What we say, and what we do, matters.
Perhaps nearly as tragic as our bungled pullout and the loss of 13 US Marines and 79 Afghans is the tepid criticism of President Biden (and even outright condemnation of criticism) and his team from those on the left. Any of you who know me, or read my posts here and on Instagram and Facebook, know that I am no fan of Donald Trump. He’s a morally, ethically, and intellectually vapid wasteland disguised as a human being, and one I’ve been opposed to from day one.
But, my opposition to Trump and the partisan stooges who support him - and my very real fear of their return to majority power - does not mean I’ll ignore the abject failures of the Biden Administration. To do so would be duplicitous, spineless.
- Is the past 20 years of policy failure Biden’s fault alone? Certainly not.
- Did he inherit a difficult, near-impossible situation from Trump? Absolutely.
- Is Biden a bad person, morally abhorrent, nefarious? I don’t think so at all.
- Did he and his team make grave mistakes and missteps in leaving Afghanistan, leading to frenetic evacuations and deaths? Without a doubt.
Had Trump been in office, leading the botched pullout from Afghanistan, I am certain the outcry from the left would have been swift, brutal, incisive. Instead, Democrat response to the situation has been tepid at best, muted criticism as a thin veil for the fear driving it: fear that if we criticize Biden, we’re lost, we’re giving ammo to the Republicans and sealing the fate of our razor-thin majority.
That may be true. Trump and his allies on the far right will seize any and all opportunity to throw stones in desperate attempt to absolve - or at least distract from - their own personal and policy failures. But, in the end, what we say and what we do matters; standing up and speaking out about right and wrong, good and bad, matters.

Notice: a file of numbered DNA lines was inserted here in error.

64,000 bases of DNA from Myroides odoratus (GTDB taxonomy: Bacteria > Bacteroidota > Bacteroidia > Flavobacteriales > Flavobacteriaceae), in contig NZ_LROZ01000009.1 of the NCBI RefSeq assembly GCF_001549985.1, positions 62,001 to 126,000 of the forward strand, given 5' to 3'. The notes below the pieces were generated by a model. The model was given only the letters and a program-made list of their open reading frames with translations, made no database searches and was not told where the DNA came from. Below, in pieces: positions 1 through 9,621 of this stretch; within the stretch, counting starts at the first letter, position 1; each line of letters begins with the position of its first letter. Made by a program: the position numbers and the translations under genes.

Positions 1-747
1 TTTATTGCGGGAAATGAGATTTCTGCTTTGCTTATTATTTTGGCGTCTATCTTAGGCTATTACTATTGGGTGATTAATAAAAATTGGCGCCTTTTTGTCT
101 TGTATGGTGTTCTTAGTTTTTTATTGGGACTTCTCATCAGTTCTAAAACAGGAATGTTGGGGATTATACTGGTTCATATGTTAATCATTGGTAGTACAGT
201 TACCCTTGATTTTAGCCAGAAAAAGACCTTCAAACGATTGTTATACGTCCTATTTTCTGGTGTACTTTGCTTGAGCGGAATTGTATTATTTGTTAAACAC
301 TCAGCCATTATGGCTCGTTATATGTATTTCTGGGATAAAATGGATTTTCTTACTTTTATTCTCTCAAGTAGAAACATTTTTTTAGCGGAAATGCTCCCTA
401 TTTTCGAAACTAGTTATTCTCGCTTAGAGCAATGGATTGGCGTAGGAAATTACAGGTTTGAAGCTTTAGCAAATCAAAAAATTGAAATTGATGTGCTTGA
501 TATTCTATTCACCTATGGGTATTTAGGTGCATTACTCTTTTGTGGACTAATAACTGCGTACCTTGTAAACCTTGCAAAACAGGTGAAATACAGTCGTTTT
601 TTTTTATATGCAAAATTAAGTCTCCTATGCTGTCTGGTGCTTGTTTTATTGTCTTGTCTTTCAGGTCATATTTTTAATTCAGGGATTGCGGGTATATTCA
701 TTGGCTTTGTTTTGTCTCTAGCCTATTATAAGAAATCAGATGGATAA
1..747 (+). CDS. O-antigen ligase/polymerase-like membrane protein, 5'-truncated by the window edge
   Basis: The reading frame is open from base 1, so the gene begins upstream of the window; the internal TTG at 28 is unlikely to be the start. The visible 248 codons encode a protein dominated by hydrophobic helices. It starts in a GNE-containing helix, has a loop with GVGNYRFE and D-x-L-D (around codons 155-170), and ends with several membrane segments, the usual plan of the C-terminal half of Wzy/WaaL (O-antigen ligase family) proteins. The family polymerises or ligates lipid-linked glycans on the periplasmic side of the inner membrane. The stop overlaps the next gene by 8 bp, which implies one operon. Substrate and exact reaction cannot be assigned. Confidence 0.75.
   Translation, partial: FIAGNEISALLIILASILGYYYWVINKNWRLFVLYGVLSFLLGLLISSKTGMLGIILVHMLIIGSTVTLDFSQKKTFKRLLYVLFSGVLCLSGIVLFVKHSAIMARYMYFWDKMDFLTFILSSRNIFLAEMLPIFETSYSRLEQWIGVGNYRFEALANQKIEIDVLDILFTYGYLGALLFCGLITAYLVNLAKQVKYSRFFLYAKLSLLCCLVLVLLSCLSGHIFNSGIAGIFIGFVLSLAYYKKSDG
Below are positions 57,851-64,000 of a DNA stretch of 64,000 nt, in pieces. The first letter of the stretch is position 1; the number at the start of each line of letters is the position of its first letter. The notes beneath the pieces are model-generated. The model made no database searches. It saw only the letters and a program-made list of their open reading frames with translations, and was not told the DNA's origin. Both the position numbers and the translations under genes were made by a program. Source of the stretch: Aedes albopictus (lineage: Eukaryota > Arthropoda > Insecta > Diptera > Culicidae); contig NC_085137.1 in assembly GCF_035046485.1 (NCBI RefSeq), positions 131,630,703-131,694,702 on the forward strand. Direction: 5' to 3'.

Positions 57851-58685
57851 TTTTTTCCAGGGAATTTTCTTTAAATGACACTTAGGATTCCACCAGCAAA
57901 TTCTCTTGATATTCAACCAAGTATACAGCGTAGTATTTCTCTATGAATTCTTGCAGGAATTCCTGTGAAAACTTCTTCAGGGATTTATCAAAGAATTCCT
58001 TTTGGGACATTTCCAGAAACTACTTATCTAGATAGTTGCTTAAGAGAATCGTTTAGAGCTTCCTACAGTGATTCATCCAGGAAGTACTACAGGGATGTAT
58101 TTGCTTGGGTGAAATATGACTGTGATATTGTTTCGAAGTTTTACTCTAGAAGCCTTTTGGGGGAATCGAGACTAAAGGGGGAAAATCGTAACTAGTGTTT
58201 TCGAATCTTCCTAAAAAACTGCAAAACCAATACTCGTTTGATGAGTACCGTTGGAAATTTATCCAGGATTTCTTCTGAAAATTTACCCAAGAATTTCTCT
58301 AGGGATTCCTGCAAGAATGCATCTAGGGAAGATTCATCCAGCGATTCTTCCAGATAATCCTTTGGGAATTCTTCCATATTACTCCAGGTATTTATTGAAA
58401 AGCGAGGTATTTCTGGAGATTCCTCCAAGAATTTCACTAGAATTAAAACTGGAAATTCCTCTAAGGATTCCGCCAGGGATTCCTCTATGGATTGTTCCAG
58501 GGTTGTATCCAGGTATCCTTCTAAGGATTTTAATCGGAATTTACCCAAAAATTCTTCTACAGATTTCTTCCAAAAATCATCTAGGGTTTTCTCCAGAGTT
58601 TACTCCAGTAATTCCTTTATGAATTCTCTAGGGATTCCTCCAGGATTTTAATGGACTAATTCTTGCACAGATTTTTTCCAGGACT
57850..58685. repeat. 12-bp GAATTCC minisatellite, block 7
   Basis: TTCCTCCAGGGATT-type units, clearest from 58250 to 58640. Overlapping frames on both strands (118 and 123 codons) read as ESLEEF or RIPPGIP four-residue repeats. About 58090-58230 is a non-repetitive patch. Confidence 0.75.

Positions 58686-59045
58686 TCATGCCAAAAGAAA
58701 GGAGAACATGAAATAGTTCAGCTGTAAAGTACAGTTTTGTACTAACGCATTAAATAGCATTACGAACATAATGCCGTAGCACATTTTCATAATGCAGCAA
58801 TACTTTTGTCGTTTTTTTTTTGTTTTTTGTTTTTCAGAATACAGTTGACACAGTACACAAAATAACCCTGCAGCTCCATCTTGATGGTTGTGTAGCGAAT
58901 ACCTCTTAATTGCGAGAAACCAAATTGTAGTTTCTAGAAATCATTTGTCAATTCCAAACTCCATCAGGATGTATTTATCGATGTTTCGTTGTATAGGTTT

It matters to the 2,324 US Military who gave their lives in the conflict. It matters to the 46,319 Afghan civilians killed in the conflict. It matters to the Americans and Afghans left behind, to our allies and partners on the ground. And, it matters to the United States of America, to us as citizens of this country (and this world). It matters to our past, our present, and to our future, for if we on allow our fear of what political ends might arise from right, just, and true criticism of our President, party, or side of the proverbial aisle, aren’t we just mimicking the same behavior we so deeply decry from much of the right? As Tom Nichols recently pointed out in a USA Today opinion piece: “Nothing could serve the Republicans better than to have the Democrats become a mirror of the GOP.”
If we let our fear of a potential electoral outcome temper or mute our critique of a job poorly done, a well-intentioned plan badly executed, we abdicate any moral or ethical high-ground to underscore that, indeed, what we say matters.
“The President is merely the most important among a large number of public servants. He should be supported or opposed exactly to the degree which is warranted by his good conduct or bad conduct, his efficiency or inefficiency in rendering loyal, able, and disinterested service to the Nation as a whole. Therefore it is absolutely necessary that there should be full liberty to tell the truth about his acts, and this means that it is exactly necessary to blame him when he does wrong as to praise him when he does right. Any other attitude in an American citizen is both base and servile. To announce that there must be no criticism of the President, or that we are to stand by the President, right or wrong, is not only unpatriotic and servile, but is morally treasonable to the American public. Nothing but the truth should be spoken about him or any one else. But it is even more important to tell the truth, pleasant or unpleasant, about him than about any one else.”- Theodore Roosevelt, May 7, 1918, The Kansas City Star (emphasis added)